Although MA is one of the very few states that still has so-called "Blue Laws" on the books, there are so many exceptions to them that, with the exception of liquor stores and some other retailers, they are essentially meaningless. An employee who has a sincere and good faith religious belief that they are prohibited by the terms of their religion to work on Sunday must be excused from Sunday work; otherwise there is nothing illegal about asking employees to work weekends. Particularly rotating weekends. While MA has a limited one-day-of-rest-in-seven law, given my reading of it (and my history with the biotech industry) it does not apply here.

          MA is not one of the extremely few states that limits the number of hours an employee can work in a day/week/pay period. In no state are employers prohibited from requiring an employee to work Saturdays. Sundays are the only grey area.

          However.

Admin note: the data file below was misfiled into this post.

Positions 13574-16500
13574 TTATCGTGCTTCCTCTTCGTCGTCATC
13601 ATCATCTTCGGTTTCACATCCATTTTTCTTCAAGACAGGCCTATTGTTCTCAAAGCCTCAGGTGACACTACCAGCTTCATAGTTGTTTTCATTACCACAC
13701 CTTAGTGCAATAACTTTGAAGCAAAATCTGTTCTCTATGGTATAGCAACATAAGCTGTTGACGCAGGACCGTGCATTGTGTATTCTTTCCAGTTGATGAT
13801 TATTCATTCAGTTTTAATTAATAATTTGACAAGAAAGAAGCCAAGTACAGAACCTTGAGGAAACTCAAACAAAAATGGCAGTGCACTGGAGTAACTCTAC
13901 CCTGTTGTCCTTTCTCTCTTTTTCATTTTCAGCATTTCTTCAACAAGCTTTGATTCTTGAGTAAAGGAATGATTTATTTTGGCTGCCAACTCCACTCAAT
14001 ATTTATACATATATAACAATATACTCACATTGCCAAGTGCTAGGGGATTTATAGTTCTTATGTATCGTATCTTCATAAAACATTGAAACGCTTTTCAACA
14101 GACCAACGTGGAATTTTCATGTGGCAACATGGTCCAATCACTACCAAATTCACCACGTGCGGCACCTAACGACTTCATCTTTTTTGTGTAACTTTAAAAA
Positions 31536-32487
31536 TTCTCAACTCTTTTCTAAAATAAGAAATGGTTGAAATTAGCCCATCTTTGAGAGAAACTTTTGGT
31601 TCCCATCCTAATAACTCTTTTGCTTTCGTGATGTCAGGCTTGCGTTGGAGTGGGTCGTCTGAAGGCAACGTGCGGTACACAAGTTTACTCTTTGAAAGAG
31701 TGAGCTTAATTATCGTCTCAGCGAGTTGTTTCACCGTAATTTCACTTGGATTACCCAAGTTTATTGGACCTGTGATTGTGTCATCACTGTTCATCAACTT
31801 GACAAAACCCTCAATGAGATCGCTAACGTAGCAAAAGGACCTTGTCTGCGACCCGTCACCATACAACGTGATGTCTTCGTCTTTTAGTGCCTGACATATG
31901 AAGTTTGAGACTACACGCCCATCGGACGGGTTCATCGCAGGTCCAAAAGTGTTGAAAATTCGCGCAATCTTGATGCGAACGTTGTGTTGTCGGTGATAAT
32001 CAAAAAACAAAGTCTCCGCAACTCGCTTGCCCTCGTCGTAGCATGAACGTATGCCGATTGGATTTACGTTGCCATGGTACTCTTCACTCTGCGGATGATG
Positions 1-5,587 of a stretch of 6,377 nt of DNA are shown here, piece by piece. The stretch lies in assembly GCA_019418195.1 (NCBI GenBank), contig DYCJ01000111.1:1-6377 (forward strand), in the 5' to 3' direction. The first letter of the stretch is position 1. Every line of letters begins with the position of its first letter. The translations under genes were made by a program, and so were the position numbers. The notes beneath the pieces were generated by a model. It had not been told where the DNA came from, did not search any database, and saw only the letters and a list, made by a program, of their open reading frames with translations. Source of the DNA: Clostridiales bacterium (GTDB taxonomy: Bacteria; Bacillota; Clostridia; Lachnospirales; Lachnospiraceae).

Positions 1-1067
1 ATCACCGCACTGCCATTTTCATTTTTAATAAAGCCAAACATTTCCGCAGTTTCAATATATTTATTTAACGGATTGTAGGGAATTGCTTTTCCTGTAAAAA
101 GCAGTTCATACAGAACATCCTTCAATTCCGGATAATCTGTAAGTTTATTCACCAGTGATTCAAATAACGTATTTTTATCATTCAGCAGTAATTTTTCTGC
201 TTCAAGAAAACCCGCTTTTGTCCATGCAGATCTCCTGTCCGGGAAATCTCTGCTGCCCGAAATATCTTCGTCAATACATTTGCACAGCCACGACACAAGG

I think it is very unlikely that every employee qualifies to be exempt. Please note that exempt and salaried are not synonyms. Not all salaried employees are exempt; not all exempt employees are salaried. It is exempt and non-exempt that matters; not how you are paid.

          In most states, including MA, any employee, regardless of whether he is exempt or non-exempt, can be required to work as many hours as the employer wishes. MA does have certain exceptions, but as already indicated, they do not apply here. However, nothing any state can do can make Federal law go away, and Federal law says that if you are non-exempt (and non-exempt is the default) then you MUST be paid overtime if you work over 40 hours a week, EVEN IF you are paid on a salaried basis.